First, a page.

The University of California runs two of the nation’s top 10 hospitals and all five of its medical centers stand among California’s best, according to U.S. News & World Report’s 2017–18 rankings.
The list of “best hospitals,” released by U.S. News today (Aug. 8) ranked UC San Francisco Medical Center fifth and UCLA Medical Center, Los Angeles seventh nationally, with both hospitals included in the U.S. News’ Honor Roll of the top 20 hospitals that excel across multiple areas of care.
Among California hospitals, U.S. News ranked all five UC medical centers among the top performers: UCSF (1), UCLA (2), UC Davis (5), UC San Diego (7) and UC Irvine (11).
U.S. News compiled its list by assessing 4,500 medical centers around the country in 16 areas of complex specialty care and nine common procedures and conditions such as heart bypass, hip and knee replacement, heart failure and lung cancer surgery.
For UCSF, it was the 17th consecutive year that it had been named among the nation’s premier medical institutions.
“This is a tremendous honor and validation of our commitment to providing the best care for every patient, including those with some of the most complex medical conditions,” said Mark R. Laret, chief executive officer and president of UCSF Health, which includes UCSF Medical Center and UCSF Benioff Children’s Hospitals. “These scores reflect the outstanding dedication and effort that each member of our team provides on a daily basis.”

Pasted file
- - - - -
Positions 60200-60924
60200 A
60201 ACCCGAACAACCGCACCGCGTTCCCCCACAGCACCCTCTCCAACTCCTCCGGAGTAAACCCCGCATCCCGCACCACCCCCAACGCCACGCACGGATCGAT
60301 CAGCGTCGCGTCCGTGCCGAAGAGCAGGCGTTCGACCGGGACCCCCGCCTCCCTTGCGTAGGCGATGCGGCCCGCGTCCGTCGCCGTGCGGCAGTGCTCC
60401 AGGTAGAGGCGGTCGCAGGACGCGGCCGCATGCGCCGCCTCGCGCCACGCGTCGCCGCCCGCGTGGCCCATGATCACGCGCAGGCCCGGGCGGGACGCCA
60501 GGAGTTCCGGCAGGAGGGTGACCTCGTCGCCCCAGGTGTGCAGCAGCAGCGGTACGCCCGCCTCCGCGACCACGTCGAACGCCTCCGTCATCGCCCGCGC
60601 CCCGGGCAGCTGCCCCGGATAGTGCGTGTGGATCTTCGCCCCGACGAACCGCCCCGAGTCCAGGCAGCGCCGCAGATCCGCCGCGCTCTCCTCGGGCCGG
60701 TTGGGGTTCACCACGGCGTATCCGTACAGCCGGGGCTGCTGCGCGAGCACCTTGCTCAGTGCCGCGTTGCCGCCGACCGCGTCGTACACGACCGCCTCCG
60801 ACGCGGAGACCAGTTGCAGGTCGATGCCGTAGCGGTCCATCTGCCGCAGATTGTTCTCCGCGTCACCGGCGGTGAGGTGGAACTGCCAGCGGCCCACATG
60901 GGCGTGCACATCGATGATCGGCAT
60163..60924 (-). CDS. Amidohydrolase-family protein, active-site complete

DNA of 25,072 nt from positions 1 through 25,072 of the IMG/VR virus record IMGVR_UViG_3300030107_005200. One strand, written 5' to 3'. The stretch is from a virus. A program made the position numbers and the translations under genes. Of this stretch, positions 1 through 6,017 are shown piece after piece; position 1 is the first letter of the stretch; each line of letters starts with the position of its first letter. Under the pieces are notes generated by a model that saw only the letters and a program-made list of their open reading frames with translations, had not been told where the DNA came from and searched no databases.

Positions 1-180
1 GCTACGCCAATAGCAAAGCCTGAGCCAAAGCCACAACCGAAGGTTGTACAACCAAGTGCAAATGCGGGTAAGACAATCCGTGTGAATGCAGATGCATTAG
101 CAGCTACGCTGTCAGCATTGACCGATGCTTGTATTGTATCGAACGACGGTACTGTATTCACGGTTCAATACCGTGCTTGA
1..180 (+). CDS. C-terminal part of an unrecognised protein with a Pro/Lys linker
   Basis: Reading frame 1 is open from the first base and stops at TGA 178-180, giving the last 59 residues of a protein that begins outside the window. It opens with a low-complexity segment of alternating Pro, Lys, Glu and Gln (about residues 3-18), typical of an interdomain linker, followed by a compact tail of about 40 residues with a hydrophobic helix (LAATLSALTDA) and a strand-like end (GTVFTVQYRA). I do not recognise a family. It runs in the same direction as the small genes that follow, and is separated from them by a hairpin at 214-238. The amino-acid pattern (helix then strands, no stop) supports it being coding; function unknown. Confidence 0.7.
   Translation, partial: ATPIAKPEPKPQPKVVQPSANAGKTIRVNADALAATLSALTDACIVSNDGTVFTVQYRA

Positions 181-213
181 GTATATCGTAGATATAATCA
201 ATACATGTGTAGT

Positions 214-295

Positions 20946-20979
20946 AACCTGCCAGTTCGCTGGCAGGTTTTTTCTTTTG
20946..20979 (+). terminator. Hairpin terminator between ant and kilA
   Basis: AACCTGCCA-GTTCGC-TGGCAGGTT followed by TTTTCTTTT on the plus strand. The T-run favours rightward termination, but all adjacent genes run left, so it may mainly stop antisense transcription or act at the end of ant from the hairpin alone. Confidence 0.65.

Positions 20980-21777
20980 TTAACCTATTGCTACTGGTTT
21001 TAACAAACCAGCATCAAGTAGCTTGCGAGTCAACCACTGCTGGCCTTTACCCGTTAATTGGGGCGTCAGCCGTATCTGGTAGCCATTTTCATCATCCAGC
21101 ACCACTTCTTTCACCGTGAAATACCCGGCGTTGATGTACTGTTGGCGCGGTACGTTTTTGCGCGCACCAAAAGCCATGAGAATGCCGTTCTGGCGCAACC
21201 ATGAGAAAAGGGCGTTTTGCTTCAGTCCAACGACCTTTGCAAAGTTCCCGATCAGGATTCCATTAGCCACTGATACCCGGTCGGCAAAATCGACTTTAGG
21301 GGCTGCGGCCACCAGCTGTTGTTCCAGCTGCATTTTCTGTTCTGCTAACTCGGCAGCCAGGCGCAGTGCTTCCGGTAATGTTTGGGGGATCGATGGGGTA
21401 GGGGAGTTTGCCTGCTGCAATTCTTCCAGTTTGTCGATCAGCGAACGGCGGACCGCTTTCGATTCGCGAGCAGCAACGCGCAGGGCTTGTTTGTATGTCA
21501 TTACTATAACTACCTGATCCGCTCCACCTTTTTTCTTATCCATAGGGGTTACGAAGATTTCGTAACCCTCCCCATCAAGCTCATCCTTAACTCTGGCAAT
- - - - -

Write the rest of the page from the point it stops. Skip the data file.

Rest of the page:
UCLA has appeared on the honor roll for 28 consecutive years. This year, UCLA Medical Center, Los Angeles placed No. 1 in Los Angeles, No. 2 in California and No. 7 in the nation.
“Our long-standing commitment to excellence ensures that our patients and their families receive the most compassionate, comprehensive care possible from every member of our team,” said Johnese Spisso, president of UCLA Health, CEO of UCLA Hospital System and associate vice chancellor of UCLA Health Sciences.
U.S. News & World Report publishes “Best Hospitals” annually to help guide patients who need a high level of care because they face a particularly difficult surgery, a challenging condition or extra risk due to age, multiple health issues or other problems. Objective measures, such as patient survival and safety data, the number of times a given procedure is performed, infection rates and adequacy of nurse staffing factor into the rankings.